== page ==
For the backend we will be using Symfony and Composer to install dependencies. In order to have something reusable later, we will create a service for all our Stripe methods.


To use Stripe in our backend Application, we need to install the stripe-php library. All you need to do is to run the following command:

composer require stripe/stripe-php

Stripe Service

For starters, we need to save our API keys. Let’s add our key in the app/config/parameters.yml file, like so:

stripe_secret_key: sk_test_UseYourSecretKeyHere
stripe_publishable_key: pk_test_UseYourPublishableKeyHere

This way, we can specify for each instance the keys to use, test keys for the test instance and the live keys for our production environment.

Now we can create our service. This service will need the secret key to initialize the Stripe library, so it will look like this:

namespace AppBundle\Services;

use Stripe\Stripe;

class StripeService
    public function __construct(string $stripeSecretKey)

And now we can register our service in the app/config/services.yml config file:

    arguments: ['%stripe_secret_key%']
    public: true

Now that we have a functional service for the Stripe library, let’s make our first payment.

Payment Request

Now let’s implement the charge mechanism in our Stripe service:

 * @throws \Stripe\Error\Card
public function charge(string $token)
    $charge = \Stripe\Charge::create([
        'amount' => 4200,   // Amount in cents
        'currency' => 'eur',
        'description' => 'Example charge',
        'source' => $token,

    return $charge;

With this simple code, we can process a payment of 42.00€ (passed in cents to the API), with the card corresponding to the token given. The description is a text that will appear in your Stripe dashboard and on the client bank receipt. Now all we have to do is use this method in our controller :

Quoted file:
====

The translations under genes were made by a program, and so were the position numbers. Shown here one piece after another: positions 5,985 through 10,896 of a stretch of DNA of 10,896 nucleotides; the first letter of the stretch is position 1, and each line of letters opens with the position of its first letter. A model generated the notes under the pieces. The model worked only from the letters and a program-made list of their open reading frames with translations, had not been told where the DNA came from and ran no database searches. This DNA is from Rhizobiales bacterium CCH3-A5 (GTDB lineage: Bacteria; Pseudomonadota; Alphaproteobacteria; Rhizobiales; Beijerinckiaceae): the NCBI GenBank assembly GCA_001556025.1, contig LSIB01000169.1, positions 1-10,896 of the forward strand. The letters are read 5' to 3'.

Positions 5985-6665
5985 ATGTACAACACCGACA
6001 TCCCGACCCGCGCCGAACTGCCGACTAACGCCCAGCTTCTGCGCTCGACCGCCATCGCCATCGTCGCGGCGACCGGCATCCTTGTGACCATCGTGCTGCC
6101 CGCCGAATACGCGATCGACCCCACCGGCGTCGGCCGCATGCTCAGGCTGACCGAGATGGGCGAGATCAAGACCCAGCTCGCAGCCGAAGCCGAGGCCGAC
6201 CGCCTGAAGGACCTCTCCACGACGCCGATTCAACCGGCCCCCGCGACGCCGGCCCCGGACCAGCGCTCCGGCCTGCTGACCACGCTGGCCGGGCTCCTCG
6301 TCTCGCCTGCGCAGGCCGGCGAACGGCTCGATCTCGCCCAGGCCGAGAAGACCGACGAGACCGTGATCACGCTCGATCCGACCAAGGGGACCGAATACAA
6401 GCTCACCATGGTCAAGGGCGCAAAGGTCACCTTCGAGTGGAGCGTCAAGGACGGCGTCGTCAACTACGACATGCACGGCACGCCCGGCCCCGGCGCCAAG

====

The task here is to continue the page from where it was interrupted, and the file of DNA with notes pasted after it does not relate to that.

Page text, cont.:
* @Route("/charge", name="charge_simple")
 * @Method({"POST"})
public function chargeAction(Request $request)
    if (!$request->request->has('stripeToken')) {
        return new BadRequestHttpException('No stripe token to create charge');

    $charge = $this->container

    $amount = $charge->amount / 100; // Amount is in cents

        "Charge of $amount € successful !"

    return $this->redirectToRoute('homepage');

This action is pretty straightforward, we retrieve the token, charge the card, and display a message. Clean and simple.

But what if there is a problem and the card cannot be charged? The charge method of the Stripe library throws an exception that will help you manage those errors, so you can do something like this:

try {
    $charge = $this->get(StripeService::class)->charge($params['stripeToken']);

    $amount = $charge->amount / 100; // Amount is in cents
        "Charge of $amount € successful !"
} catch (\Stripe\Error\Card $e) {

The message of the exception is readable by your customers (if they are english speakers). If you want to provide internationalization, you can rely on the Stripe error code, that you can get with $e->getStripeCode().


So that’s pretty much all you need to know to process payments with Stripe. The front part is almost done by Stripe itself and the back is easy to use, and everything is secure, so it’s worth a try. If you need an example of this test case, we got a github repository to help you test that!

If you have other questions related to Stripe, don’t hesitate to comment down below, and we’ll try our best to answer quickly and if you are interested in other articles about Stripe be sure to tell us!

Alexis Dumas

Code, beer, sleep

Nantes, France thetribe.io